Filipinos produce tons of electronic waste that end up in dumps, posing health and environmental risks
By Kristine Angeli Sabillo
Filipinos generate at least 260,000 tons of electronic and hazardous waste each year.
Many of these discarded gadgets and appliances end up in landfills.
In communities like Smokey Mountain, many earn a living by scavenging trash and selling scrap metal. They are exposed to fumes of burning wires or exploding television sets.
Parts that cannot be sold or recycled are buried in the ground, contaminating the soil and nearby water sources with toxic chemicals and metals.
Electronics thrown out from households have spurned small industries in the local economy.
At Smokey Mountain, a former dumpsite in Manila, many own junk shops, buying scrap metal from scavengers.
Shop owners like Dante dismantle appliances and electronics to extract valuable metals.
He said copper, which sells for around P180 per kilo, is among the most coveted.
To get copper, they peel off or burn off the protective coating exposing them to toxic fumes. They also hammer open television sets, which have cathode ray tubes that can explode and hurt people.
“Sometimes you’ll get injured…sometimes when you break things open parts will hit you,” he says inside his small home, which is filled with sacks of various metals — copper, aluminum, zinc.
Dante said they just make sure they keep the fires small and under control.
Dante and his neighbors live on top of the old dumpsite, which was covered with land. Many of them plant vegetables during the rainy season, for their own consumption and sometimes to grow crops for the market.
Asked if it’s safe to grow vegetables from land filled with garbage, Ecowaste Philippines’ project coordinator Thony Dizon said they will have to conduct studies but it is clear that it is a cause for concern.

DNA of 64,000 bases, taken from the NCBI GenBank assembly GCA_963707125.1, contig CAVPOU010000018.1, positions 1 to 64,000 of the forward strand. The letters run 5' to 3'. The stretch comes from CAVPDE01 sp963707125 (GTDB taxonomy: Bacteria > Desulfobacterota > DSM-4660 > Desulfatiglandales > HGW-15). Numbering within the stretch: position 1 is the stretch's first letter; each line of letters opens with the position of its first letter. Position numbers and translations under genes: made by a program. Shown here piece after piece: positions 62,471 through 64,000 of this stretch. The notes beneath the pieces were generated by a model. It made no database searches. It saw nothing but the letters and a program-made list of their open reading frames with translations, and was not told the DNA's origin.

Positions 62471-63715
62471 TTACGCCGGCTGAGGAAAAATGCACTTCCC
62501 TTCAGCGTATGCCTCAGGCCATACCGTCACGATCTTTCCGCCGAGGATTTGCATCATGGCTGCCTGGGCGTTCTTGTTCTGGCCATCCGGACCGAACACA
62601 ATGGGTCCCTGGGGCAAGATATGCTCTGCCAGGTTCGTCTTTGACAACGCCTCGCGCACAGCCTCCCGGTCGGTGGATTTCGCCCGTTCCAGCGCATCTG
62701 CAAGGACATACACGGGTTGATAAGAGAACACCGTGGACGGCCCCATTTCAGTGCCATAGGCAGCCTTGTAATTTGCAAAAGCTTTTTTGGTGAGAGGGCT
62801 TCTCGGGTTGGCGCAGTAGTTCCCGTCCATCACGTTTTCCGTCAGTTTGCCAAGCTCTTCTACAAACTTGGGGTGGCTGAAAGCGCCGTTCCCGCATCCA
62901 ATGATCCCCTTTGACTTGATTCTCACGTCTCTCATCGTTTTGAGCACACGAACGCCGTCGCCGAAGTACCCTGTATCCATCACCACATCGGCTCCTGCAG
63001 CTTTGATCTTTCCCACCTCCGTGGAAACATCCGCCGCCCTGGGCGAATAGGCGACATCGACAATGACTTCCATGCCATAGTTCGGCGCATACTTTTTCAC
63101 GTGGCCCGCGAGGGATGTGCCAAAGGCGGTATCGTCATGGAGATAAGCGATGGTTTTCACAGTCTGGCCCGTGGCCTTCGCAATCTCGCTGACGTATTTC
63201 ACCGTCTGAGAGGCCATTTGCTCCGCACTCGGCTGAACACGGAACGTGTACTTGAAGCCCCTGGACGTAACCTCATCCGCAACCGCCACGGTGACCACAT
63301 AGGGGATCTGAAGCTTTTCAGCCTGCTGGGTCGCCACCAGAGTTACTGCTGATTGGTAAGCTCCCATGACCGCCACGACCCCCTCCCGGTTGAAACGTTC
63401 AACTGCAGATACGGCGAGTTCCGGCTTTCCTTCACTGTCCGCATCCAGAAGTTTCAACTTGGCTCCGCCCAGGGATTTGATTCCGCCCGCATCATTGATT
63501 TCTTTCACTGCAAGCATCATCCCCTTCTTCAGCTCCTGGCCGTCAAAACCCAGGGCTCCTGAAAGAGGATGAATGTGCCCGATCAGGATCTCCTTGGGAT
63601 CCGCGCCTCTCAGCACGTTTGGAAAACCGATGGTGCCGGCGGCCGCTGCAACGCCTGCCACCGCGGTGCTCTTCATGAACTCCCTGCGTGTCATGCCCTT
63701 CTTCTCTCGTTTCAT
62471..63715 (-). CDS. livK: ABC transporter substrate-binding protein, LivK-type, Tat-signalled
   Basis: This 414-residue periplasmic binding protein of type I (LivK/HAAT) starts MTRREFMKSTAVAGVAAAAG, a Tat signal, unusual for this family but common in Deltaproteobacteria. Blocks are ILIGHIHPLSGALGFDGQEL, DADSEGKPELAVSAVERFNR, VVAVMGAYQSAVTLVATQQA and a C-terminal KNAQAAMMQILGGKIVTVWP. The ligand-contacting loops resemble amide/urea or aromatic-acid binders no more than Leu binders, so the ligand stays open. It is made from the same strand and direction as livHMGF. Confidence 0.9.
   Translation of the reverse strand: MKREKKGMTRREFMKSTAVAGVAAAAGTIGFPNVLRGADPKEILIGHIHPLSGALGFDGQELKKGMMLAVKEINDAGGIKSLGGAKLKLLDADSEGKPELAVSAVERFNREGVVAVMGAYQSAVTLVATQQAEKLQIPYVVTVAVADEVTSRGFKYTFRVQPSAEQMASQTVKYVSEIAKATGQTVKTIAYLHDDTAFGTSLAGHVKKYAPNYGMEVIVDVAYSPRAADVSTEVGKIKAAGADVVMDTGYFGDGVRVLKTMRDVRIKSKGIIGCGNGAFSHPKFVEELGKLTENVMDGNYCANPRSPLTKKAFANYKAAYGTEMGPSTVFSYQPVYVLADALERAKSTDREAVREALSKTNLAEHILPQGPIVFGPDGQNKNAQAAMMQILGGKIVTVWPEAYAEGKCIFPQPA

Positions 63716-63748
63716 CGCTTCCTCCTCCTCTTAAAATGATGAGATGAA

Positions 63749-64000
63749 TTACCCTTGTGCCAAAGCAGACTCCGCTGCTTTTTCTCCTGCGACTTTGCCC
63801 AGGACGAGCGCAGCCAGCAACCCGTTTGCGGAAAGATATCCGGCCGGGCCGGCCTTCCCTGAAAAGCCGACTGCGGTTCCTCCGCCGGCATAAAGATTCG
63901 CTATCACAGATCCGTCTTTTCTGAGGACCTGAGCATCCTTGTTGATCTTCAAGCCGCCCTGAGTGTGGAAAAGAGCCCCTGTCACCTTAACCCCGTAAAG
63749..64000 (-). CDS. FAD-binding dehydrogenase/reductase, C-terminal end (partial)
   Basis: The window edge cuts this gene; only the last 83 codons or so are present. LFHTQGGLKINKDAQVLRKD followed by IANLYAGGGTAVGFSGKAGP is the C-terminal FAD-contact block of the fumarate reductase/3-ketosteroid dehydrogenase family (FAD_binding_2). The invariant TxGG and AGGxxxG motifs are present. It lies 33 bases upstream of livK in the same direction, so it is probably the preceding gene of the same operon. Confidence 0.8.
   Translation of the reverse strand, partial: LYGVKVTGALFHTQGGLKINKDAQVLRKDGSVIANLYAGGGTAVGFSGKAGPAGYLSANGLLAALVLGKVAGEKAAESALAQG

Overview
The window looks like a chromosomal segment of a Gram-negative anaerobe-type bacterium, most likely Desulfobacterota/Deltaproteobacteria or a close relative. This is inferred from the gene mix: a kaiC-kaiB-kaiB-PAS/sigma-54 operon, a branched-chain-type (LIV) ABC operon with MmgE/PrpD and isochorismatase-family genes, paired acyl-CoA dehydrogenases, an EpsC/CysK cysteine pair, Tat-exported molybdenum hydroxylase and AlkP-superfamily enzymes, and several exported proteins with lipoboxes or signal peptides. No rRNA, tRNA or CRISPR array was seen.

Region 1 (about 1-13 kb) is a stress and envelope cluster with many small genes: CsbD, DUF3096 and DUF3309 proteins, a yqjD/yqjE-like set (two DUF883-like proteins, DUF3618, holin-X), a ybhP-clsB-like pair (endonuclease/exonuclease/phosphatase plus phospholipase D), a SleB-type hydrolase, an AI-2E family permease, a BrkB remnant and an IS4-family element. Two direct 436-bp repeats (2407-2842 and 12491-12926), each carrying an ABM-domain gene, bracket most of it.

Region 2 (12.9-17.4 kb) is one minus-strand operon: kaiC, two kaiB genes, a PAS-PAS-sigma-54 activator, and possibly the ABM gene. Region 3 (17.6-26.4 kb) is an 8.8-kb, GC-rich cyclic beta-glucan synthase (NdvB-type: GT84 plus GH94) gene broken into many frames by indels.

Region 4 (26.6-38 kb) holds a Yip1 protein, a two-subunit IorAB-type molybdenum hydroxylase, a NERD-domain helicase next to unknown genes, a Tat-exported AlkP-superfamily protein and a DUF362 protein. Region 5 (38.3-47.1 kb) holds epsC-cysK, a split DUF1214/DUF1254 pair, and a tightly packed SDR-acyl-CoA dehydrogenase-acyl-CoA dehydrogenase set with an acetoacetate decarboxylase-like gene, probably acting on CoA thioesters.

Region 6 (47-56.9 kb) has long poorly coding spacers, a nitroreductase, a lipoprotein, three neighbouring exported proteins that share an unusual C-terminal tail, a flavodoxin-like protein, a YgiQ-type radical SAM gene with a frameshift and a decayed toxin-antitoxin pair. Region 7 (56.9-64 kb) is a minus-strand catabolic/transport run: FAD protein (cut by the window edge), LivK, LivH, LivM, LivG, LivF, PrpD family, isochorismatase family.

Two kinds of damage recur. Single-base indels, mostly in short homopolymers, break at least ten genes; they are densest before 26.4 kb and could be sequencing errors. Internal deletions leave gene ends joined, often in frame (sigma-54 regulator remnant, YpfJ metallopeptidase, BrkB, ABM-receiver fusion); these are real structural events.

“We don’t know what kind of metals or chemicals are being absorbed by these plants,” he said.
Environmental groups are calling on the government to pass a law that will make companies responsible for proper disposal of their electronic products.
“One important policy that we will need here in the country is what is called the Extended Producers’ Responsibility (ERP),” said Dizon.
An ERP policy would require companies to properly dispose of their appliances and gadgets when they reach end-of-life. Instead of throwing out an old refrigerator or desktop computer, a customer can have the company that sold it deal with proper disposal and recycling.
Some companies have started take-back programs as part of their corporate social responsibility.
Globe Telecom has “Project 1 Phone”.
It’s Citizenship Manager, Rofil Magto said Globe took action because it contributes to the waste problem by selling two million electronic devices each year.
The campaign enables customers to drop off their old and broken electronics at Globe stores where they are shipped to a recycling company. Profits made by that company are donated to help build schools in typhoon-hit provinces.
Dizon says that while such efforts are laudable, not enough companies are doing it.
“There should be a stricter…much more concrete policy on the part of the DENR (Department of Environment and Natural Resources) and of course…as a commitment by the companies,” he said.
He explained that under Republic Act 9003 or the Solid Waste Management Act, electrical waste are classified as special waste and that there should be a “special collection” by the local government.
However, this is not being done. (INQUIRER.net tried to contact the Environmental Management Bureau but they have yet to respond as of press time.)
Dizon said an ERP law would reduce the volume of e-waste disposed by the public.
“We will also be able to reduce the need for mining since the metals collected from e-waste can be recycled,” he said.
People who collect or sell scrap metal can earn from or be employed by companies setting up their own take-back and e-waste collection programs.